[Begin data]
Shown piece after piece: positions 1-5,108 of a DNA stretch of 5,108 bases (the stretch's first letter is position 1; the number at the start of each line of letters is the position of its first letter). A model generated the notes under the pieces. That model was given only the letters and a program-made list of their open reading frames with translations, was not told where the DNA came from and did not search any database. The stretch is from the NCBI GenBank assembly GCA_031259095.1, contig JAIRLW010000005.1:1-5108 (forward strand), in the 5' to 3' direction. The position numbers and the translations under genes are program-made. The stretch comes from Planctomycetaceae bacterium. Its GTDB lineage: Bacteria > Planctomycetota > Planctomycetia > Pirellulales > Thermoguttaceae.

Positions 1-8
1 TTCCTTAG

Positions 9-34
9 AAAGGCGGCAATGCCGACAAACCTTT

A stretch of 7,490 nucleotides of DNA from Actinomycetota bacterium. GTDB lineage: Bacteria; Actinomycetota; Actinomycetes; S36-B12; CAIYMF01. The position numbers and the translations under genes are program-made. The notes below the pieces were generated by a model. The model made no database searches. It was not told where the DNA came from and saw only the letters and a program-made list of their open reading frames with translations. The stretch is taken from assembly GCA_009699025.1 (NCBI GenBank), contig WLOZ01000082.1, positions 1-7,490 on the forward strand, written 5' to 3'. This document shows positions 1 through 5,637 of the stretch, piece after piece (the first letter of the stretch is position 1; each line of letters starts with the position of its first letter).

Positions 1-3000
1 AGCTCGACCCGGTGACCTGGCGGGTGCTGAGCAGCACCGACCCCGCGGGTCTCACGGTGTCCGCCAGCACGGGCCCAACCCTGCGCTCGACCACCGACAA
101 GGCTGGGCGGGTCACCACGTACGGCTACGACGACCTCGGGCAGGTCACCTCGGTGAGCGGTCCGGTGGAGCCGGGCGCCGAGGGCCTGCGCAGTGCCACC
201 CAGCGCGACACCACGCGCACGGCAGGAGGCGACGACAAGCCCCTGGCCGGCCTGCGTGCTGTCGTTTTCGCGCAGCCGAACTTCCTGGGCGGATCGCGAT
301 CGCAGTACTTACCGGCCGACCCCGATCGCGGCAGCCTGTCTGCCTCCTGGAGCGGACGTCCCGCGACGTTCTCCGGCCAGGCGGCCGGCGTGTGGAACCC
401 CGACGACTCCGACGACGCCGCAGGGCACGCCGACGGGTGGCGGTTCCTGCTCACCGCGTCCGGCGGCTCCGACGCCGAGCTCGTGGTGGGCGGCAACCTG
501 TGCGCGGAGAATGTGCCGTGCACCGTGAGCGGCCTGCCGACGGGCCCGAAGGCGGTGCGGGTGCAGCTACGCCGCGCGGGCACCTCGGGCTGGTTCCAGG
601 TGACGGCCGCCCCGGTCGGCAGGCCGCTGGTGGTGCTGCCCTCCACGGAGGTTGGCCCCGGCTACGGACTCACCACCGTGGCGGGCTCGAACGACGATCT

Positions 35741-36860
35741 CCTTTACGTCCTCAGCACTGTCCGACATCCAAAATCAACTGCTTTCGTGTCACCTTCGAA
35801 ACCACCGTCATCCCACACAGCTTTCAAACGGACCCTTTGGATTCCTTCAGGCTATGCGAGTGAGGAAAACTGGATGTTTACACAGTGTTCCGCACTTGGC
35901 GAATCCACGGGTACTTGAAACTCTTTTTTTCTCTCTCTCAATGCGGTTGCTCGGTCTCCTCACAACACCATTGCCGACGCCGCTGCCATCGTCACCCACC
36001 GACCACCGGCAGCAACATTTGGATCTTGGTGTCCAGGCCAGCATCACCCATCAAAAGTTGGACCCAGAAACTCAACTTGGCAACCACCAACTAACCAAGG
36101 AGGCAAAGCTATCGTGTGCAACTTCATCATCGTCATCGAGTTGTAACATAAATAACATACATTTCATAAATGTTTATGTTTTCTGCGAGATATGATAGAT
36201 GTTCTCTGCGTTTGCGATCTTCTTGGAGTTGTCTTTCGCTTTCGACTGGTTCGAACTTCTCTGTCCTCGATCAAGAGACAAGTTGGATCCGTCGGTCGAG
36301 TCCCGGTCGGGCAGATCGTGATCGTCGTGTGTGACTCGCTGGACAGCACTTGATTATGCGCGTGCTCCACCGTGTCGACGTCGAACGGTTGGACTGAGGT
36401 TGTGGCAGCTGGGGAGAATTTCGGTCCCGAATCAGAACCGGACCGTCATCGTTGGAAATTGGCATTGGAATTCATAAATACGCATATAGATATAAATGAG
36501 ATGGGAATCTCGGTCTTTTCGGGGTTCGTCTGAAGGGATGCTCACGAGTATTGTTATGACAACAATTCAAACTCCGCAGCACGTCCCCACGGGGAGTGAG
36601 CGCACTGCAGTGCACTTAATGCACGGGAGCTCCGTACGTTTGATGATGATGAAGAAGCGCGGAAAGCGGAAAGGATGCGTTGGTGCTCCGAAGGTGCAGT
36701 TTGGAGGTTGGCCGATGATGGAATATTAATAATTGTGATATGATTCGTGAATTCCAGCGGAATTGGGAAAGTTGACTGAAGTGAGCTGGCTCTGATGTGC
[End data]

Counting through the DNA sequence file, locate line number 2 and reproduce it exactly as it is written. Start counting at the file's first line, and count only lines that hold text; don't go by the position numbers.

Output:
Positions 1-8